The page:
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OneDrive to drop unlimited storage for Office 365 subscribers

By Ng Chong Seng - on 4 Nov 2015, 10:47am

OneDrive to drop unlimited storage for Office 365 subscribers


After going on a blistering run in recent months for making great software and hardware, Microsoft has just picked up a stone and dropped it on its own foot.

In case you missed it, I’m referring to the OneDrive changes that the “OneDrive Team” has announced in a blog post yesterday. In short, the company no longer plans to offer unlimited OneDrive storage to Office 365 Home, Personal, or University subscribers, a promise the company made a year ago. Starting now, only 1TB of OneDrive storage will be given.

Secondly, the 100GB and 200GB paid plans will be dropped in favor of a US$2/month 50GB plan in early 2016. Current customers of such plans aren’t affected.

And lastly, the free tier will see its storage drop from 15GB to 5GB. This is applicable for all users, so loyal, existing users aren’t spared either. The 15GB camera roll storage bonus will also be discontinued. All these changes will start rolling out in early 2016.

To smoothen the transition, if you’ve used in excess of 1TB, you will be notified of this change and will be able to keep your increased storage for at least 12 months. If you’re using more than 5GB, you will continue to have access to all files for at least 12 months after these changes go into effect in early 2016. Microsoft is also giving you a free 1-year Office 365 Personal subscription.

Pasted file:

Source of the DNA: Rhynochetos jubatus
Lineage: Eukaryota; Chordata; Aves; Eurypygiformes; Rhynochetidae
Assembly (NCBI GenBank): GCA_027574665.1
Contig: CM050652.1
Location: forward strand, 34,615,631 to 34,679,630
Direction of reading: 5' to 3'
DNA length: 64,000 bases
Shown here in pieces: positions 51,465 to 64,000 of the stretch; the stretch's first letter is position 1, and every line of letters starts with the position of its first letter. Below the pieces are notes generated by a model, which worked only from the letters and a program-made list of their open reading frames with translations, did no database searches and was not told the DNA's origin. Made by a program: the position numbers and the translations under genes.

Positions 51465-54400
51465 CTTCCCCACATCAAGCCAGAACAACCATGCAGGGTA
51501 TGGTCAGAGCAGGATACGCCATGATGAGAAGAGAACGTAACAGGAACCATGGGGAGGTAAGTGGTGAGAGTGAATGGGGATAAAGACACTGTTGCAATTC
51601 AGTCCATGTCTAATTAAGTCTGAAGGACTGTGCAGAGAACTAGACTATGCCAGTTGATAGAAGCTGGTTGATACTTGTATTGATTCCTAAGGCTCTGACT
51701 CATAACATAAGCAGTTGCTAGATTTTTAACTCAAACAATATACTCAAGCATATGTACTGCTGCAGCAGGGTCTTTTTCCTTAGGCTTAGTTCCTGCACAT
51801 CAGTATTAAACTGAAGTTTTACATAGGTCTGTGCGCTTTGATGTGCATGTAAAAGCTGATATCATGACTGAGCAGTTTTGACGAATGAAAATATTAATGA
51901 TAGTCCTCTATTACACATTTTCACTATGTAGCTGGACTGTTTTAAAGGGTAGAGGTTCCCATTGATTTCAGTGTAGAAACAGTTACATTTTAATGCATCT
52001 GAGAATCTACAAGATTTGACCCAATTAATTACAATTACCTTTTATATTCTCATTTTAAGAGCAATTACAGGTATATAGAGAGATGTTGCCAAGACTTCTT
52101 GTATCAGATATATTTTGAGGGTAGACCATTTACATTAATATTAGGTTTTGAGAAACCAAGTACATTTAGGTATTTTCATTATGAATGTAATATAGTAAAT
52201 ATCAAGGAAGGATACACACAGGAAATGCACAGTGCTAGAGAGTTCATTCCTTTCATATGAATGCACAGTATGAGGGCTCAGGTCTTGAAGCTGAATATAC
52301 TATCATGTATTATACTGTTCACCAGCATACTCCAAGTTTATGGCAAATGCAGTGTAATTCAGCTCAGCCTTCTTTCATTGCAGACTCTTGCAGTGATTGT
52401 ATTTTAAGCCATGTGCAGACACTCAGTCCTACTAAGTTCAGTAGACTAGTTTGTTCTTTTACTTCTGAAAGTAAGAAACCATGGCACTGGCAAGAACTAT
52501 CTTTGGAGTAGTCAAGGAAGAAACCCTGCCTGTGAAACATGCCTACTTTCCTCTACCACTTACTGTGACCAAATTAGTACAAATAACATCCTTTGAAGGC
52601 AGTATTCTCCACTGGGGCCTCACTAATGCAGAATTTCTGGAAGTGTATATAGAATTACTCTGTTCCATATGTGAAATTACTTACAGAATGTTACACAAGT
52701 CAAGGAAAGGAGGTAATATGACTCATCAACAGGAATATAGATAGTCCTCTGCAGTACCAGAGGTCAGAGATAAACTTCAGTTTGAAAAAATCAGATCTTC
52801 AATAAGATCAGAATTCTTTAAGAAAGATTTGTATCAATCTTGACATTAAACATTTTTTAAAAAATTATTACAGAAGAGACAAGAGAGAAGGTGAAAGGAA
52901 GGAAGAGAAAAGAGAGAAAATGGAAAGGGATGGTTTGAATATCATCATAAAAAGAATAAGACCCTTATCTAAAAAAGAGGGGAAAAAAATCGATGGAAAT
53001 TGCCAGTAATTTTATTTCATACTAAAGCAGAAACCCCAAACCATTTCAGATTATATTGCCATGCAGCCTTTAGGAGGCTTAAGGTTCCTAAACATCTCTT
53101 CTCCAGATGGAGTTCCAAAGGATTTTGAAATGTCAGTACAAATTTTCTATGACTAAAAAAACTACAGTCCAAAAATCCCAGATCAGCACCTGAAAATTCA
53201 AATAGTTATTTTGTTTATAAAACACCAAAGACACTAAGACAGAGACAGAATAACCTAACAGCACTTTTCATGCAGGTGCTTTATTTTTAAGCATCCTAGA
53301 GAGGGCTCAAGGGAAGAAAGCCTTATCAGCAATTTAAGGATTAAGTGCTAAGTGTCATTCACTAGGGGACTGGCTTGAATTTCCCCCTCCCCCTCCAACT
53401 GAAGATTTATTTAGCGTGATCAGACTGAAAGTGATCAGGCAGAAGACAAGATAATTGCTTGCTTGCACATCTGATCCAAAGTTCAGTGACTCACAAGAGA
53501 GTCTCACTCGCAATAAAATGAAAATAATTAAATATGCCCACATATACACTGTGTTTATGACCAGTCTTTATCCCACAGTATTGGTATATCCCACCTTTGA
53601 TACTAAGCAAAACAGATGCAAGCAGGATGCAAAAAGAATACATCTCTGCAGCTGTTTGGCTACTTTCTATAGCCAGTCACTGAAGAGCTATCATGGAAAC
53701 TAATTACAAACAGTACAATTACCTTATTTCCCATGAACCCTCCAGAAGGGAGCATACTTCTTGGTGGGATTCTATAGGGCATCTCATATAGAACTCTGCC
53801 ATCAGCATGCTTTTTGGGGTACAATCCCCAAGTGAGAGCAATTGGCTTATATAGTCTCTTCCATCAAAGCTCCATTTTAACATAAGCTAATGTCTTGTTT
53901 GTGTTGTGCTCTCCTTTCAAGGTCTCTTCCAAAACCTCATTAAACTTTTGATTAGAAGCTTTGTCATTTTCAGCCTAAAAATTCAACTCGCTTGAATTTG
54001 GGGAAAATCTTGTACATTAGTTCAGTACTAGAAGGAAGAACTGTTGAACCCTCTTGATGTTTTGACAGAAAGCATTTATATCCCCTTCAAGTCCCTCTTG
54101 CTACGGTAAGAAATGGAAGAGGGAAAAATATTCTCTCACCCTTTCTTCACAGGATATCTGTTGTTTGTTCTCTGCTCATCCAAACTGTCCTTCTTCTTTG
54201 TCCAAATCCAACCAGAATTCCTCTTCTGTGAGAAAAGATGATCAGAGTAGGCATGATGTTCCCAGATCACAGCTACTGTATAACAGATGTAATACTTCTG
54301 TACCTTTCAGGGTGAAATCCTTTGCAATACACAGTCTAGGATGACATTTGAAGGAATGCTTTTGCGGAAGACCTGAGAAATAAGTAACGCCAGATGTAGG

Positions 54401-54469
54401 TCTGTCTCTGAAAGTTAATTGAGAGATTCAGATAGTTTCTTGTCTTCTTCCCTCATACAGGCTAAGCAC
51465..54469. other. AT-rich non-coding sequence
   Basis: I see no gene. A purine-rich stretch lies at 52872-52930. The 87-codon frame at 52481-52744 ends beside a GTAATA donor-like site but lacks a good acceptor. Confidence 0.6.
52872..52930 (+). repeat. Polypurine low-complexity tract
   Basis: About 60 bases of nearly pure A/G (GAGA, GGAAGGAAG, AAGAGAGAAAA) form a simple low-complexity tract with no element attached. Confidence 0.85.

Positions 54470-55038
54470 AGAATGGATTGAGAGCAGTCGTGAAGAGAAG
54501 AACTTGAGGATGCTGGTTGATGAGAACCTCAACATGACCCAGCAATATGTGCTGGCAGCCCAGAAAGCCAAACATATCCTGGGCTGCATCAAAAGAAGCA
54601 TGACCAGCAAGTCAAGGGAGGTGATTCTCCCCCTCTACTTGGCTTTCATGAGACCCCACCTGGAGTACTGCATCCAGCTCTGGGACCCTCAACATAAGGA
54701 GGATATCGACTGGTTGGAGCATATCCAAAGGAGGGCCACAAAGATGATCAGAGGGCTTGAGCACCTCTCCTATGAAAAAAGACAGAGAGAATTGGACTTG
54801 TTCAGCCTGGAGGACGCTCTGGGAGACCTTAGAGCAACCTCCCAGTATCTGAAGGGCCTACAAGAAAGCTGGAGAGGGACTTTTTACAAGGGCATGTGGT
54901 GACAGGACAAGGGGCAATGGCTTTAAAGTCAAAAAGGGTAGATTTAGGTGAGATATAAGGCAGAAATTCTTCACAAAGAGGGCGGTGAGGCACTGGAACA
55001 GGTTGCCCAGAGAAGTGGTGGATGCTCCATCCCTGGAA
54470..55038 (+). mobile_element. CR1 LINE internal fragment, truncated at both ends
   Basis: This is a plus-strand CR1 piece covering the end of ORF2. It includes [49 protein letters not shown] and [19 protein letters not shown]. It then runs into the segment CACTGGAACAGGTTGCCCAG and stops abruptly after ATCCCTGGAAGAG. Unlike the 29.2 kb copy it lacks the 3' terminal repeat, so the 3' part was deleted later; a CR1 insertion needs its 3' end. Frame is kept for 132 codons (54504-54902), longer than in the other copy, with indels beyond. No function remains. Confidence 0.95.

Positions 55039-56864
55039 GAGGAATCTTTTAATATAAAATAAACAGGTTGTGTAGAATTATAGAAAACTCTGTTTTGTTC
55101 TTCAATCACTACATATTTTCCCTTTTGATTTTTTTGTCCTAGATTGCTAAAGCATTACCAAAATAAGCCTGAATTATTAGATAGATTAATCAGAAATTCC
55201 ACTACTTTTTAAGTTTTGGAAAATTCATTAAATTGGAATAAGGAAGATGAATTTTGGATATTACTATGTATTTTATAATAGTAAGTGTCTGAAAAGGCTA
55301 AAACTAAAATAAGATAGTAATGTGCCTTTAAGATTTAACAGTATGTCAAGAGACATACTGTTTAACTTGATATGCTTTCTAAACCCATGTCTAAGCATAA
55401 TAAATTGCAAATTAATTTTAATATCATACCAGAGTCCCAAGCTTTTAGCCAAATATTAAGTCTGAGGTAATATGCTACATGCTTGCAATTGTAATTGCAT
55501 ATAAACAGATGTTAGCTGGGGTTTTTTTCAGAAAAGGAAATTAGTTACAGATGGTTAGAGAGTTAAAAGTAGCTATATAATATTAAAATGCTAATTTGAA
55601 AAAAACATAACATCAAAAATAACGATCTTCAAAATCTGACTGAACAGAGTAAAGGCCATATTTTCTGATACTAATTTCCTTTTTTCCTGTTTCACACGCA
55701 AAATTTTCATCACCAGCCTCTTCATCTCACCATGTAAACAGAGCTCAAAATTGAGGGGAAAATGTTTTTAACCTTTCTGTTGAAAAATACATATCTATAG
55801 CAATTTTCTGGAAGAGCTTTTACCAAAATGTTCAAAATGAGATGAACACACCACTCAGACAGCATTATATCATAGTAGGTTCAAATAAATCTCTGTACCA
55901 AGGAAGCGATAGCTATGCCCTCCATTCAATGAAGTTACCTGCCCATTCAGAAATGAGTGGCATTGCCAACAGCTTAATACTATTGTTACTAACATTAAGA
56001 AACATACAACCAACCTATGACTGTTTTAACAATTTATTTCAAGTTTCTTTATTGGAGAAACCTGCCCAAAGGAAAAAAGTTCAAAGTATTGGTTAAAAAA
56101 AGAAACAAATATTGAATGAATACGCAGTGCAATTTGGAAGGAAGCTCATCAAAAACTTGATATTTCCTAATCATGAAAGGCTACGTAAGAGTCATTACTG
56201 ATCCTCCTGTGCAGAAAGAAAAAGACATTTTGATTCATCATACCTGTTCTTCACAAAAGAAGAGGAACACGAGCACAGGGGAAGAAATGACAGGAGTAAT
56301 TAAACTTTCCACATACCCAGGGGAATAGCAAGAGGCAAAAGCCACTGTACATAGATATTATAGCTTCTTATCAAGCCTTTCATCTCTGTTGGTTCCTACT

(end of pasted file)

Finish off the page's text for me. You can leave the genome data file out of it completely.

According to Microsoft, the decision to stop offering unlimited OneDrive storage came after it realized that a small number of users are using it to back up numerous PCs and store their entire movie and DVR collections. And in some cases, more than 75TB per user.

Seriously, I don’t buy this reasoning. If you use ‘unlimited storage’ as a selling point, you should have expected people to use it like it’s really…erm…unlimited. If you’ve planned for it, but went ahead thinking you can manage it, and then regret it now, then this calls into question the whole planning process, including the OneDrive team’s ability to design a product, and worse, the capability of Microsoft’s cloud infrastructure. Perhaps the writings are already on the wall: I’ve never gotten unlimited storage for my OneDrive account and OneDrive syncing never really worked smoothly enough for me (luckily, there’s Dropbox). And let’s not go into the removal of placeholder files in Windows 10.

Also, what’s the reason for dropping the free tier from 15GB to 5GB? Is Microsoft saying that it can’t cope with 15GB per user too? Or does it think that 15GB is too generous and is affecting Office 365 sales? Heck, isn’t 5GB lower than the 7GB Microsoft was offering before it went to 15GB? And finally, can I assume that OneDrive for Business users will also not be getting unlimited storage?

As Paul Thurrott puts it, “How can we ever trust these people again?”

Source: Microsoft.

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